• Organising the functioning of the European Delegated Prosecutors (EDPs) within the national prosecution systems.

However, preparing Member States to adapt their criminal procedures to the requirements of Regulation 2017/1939 and to select the best professionals as European Prosecutors and European Delegated Prosecutors requires a keen understanding of the nature of the EPPO and its unique structure. The EPPO’s design allows for the co-existence of supranational powers concentrated at its Central Office, with national prosecutions being conducted by the European Delegated Prosecutors. Nevertheless, whatever structure is in place, the human factor remains indispensable for its proper functioning. On the one hand, the core question is how to change the mentality of a national prosecutor making the abrupt career shift to European prosecutor and, on the other hand, how to facilitate his/her transition gradually by first taking the job of European Delegated Prosecutor. Despite the remaining challenges in organizing the EPPO, the time is ripe for its implementation.

Against this background, the following parts will deal with the steps undertaken to set up the EPPO during the Bulgarian Presidency of the Council of the EU (II.) and the challenges ahead regarding the conversion from national prosecutors to European Prosecutors or European Delegated Prosecutors (III.).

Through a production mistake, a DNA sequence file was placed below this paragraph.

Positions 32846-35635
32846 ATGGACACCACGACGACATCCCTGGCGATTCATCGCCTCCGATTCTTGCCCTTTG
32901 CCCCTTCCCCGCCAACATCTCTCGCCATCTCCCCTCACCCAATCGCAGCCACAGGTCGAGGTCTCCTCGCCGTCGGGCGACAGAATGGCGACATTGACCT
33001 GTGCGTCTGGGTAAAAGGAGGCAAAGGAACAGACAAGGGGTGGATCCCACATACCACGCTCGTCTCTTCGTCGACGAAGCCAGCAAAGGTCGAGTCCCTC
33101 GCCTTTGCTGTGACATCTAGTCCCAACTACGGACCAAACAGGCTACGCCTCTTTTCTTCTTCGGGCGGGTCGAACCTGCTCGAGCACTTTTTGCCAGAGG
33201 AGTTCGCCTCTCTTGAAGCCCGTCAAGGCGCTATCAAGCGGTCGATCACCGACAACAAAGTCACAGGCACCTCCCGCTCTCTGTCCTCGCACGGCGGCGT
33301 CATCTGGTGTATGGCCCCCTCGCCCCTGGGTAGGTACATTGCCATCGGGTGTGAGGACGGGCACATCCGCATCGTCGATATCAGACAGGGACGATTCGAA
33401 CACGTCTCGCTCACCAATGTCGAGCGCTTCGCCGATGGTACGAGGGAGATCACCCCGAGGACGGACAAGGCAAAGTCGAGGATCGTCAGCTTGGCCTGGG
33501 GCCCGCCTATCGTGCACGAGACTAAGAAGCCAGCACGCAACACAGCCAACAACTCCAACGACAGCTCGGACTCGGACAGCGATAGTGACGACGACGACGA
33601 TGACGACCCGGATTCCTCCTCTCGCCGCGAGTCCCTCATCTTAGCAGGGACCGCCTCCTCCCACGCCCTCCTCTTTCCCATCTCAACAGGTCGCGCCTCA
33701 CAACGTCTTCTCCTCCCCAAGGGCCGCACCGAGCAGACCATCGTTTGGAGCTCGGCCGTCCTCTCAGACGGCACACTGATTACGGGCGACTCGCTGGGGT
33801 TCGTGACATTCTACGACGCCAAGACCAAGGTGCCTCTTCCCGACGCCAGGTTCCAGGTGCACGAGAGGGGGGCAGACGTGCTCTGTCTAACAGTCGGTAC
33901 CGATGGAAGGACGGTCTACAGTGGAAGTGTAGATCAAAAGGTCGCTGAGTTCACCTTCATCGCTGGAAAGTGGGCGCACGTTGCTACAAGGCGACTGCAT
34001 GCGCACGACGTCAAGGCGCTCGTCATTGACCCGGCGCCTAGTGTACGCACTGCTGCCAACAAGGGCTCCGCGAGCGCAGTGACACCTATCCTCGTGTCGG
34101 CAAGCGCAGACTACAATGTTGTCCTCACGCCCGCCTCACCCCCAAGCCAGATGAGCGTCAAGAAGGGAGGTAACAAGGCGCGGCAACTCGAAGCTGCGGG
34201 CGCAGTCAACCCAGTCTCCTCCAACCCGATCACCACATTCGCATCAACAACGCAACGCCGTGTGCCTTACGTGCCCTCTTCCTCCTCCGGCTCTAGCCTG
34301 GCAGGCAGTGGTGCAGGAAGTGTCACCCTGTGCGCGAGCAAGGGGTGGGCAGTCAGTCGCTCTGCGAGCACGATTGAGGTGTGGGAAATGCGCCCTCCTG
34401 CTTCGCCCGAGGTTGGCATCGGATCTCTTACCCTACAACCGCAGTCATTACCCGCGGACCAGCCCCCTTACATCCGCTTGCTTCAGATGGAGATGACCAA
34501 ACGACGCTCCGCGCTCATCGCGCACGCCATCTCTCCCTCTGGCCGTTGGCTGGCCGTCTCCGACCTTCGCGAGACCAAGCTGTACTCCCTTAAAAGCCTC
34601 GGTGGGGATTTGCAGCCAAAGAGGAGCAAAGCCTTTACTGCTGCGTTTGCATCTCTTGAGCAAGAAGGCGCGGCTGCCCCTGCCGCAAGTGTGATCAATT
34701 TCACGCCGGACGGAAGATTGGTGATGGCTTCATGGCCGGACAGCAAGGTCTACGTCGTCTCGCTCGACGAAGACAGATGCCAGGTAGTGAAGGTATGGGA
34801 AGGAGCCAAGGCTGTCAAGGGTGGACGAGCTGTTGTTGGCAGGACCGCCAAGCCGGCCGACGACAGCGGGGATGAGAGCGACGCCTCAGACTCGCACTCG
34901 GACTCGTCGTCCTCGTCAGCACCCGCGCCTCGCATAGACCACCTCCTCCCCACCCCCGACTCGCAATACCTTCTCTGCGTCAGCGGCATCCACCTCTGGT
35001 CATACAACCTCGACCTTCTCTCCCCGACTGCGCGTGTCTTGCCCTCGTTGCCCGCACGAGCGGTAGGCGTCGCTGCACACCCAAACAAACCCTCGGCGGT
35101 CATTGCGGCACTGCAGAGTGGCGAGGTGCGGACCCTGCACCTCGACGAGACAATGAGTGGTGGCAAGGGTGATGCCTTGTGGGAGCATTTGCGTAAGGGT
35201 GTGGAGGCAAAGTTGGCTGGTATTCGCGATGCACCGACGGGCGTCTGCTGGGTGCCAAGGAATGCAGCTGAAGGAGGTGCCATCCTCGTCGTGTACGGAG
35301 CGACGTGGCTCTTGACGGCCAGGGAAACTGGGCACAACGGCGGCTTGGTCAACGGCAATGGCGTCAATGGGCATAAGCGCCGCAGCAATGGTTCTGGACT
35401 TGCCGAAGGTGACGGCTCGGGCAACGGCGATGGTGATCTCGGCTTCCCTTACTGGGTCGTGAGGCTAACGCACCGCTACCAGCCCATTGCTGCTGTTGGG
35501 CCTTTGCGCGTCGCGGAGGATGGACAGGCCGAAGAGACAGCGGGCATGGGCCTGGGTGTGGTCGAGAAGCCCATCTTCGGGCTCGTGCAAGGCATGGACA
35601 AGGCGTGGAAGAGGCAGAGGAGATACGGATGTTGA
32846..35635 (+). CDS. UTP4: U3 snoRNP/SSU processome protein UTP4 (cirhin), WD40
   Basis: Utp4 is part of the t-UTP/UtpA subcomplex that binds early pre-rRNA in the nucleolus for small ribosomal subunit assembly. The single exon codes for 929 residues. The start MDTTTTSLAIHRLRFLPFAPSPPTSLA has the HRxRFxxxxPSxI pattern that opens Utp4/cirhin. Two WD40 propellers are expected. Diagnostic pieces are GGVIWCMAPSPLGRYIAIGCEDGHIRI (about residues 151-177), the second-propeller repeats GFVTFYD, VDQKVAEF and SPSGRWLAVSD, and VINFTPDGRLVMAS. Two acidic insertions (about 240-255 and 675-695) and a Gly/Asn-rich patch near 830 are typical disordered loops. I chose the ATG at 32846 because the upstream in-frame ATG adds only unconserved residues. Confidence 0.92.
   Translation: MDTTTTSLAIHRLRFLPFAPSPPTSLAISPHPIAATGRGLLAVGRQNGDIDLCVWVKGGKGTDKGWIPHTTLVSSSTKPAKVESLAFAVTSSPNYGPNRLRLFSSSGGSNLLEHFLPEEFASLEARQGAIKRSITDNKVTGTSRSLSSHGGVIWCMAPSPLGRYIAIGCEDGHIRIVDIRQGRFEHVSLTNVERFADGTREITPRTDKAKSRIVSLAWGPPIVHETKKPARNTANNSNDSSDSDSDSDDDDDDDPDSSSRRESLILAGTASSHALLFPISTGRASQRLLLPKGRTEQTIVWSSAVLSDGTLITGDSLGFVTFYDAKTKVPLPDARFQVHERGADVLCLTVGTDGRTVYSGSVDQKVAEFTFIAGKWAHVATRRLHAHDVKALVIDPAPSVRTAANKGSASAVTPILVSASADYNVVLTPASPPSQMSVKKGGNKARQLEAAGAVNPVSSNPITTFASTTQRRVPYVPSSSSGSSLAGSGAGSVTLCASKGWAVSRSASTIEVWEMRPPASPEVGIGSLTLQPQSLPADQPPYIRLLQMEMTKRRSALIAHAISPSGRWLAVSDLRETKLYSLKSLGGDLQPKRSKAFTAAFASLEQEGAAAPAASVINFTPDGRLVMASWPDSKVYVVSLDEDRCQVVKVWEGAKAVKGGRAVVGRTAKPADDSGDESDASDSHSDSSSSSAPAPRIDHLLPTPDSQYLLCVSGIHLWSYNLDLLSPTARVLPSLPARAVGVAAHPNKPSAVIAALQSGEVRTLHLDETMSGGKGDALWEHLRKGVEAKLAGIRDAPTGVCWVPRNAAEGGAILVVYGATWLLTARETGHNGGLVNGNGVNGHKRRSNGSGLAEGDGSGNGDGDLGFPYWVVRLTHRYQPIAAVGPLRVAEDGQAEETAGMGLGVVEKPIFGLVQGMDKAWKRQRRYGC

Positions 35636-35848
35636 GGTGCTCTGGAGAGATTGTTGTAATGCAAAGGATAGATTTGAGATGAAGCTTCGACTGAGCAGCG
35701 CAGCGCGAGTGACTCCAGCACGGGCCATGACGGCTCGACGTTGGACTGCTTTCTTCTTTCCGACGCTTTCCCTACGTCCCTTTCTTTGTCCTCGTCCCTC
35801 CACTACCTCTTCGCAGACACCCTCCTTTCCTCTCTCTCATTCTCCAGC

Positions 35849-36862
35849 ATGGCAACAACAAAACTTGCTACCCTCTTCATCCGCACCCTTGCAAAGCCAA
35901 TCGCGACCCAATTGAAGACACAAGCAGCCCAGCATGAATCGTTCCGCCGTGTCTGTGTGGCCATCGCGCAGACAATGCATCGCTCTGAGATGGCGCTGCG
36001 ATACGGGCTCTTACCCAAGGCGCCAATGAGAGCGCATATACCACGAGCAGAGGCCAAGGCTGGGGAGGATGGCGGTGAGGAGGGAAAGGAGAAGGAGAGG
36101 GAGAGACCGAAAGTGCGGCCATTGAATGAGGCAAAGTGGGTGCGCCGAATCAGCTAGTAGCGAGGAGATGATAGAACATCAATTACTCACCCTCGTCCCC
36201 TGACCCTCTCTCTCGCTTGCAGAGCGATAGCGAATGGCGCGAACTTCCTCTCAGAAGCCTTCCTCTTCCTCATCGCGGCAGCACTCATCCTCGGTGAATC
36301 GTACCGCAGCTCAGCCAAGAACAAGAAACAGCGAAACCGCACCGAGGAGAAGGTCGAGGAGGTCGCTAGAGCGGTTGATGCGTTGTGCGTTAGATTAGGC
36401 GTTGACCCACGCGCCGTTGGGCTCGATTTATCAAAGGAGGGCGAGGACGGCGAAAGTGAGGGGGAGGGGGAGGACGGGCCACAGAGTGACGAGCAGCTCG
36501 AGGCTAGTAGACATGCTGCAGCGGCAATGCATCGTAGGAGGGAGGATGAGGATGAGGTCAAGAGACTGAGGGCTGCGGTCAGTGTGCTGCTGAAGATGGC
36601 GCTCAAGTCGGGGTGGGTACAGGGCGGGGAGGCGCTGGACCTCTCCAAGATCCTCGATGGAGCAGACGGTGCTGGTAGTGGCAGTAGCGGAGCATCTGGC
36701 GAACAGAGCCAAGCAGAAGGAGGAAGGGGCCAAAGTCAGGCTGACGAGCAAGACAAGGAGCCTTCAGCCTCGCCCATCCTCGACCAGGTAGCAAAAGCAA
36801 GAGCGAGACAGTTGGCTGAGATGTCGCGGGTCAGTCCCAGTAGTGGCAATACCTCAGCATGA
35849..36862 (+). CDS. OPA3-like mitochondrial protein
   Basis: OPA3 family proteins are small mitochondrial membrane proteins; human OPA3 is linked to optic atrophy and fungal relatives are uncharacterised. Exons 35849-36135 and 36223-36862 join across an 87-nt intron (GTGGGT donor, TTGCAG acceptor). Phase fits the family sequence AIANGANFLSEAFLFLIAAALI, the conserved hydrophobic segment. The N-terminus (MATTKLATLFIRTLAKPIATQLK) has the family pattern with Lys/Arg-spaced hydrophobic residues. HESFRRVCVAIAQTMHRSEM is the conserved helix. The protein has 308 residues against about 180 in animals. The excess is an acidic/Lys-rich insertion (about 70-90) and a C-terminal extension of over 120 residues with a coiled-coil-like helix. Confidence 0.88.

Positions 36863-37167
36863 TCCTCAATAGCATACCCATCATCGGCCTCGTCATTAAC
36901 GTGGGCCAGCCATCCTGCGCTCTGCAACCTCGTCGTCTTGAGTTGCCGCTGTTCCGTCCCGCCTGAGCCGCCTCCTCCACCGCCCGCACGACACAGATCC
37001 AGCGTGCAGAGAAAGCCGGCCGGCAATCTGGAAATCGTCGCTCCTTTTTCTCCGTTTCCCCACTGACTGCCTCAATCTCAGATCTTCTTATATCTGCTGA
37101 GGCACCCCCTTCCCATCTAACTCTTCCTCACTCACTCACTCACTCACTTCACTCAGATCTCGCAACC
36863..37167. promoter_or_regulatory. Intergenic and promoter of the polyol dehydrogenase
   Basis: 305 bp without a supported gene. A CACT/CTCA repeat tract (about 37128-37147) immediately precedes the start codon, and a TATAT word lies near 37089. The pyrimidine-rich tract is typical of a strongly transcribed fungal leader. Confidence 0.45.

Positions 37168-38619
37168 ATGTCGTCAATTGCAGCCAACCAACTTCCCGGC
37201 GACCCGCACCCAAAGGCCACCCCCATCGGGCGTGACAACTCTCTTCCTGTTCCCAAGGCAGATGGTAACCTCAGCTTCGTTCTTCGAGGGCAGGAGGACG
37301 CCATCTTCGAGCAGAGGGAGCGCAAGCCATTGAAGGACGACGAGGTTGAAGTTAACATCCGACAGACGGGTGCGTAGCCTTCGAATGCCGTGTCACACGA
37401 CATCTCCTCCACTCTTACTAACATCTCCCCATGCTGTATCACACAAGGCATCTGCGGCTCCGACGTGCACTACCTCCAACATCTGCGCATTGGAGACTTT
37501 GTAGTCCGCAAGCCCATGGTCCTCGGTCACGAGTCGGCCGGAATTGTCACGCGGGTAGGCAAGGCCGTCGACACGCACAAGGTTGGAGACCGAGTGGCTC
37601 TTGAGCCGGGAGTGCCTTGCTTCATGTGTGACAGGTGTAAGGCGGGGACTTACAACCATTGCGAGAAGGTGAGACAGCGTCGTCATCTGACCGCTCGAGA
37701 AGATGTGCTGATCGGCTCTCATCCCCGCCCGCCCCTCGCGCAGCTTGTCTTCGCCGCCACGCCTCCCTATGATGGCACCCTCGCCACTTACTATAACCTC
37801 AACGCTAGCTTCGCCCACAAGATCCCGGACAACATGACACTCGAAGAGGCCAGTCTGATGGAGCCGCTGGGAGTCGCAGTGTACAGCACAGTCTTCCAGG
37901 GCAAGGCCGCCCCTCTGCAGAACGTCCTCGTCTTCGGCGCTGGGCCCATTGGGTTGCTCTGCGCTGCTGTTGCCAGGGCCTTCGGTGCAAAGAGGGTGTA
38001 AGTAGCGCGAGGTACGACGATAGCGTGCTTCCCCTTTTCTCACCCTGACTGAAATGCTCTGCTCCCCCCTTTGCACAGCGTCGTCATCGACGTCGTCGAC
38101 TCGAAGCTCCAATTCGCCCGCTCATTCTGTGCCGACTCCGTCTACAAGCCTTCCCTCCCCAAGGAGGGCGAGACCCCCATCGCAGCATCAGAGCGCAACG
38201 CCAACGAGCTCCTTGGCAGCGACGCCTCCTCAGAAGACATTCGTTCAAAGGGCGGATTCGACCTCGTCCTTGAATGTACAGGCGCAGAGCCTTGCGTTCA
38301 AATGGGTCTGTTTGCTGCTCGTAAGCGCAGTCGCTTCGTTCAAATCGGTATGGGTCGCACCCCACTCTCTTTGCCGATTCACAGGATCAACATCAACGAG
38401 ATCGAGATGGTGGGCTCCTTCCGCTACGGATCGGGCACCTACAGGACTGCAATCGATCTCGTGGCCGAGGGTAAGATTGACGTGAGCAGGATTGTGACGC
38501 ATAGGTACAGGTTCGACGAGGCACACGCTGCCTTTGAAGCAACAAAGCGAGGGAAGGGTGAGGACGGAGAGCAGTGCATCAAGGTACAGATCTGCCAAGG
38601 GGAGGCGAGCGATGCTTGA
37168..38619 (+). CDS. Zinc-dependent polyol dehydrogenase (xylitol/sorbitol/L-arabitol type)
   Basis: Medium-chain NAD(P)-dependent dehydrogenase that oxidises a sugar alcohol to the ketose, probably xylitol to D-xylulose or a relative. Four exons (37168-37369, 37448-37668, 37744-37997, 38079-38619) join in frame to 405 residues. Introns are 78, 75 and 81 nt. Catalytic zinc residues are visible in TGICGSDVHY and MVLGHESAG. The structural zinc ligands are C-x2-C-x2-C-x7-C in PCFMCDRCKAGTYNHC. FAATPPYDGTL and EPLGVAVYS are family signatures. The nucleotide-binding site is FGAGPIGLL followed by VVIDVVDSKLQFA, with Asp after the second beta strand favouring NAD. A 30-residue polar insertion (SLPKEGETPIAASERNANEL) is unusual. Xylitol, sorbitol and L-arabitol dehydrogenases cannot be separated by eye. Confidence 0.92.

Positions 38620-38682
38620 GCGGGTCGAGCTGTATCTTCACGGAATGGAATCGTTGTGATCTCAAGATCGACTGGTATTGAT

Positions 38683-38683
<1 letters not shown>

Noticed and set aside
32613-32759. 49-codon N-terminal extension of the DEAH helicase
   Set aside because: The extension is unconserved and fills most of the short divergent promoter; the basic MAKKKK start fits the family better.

II.  Institutionalizing the European Public Prosecutor’s Office − A Political Priority of the Bulgarian Council Presidency

The Commission introduced its legislative proposal for a Council Regulation on the establishment of the European Public Prosecutor’s Office on 17 July 2013 by the words:2

“Both the Union and the Member States of the European Union have an obligation to protect the Union’s financial interests against criminal offences generating significant financial damages every year. Yet, these offences are currently not always sufficiently investigated and prosecuted by the national criminal justice authorities.”

The Commission’s press release welcoming the political agreement on establishing the new Office continued:3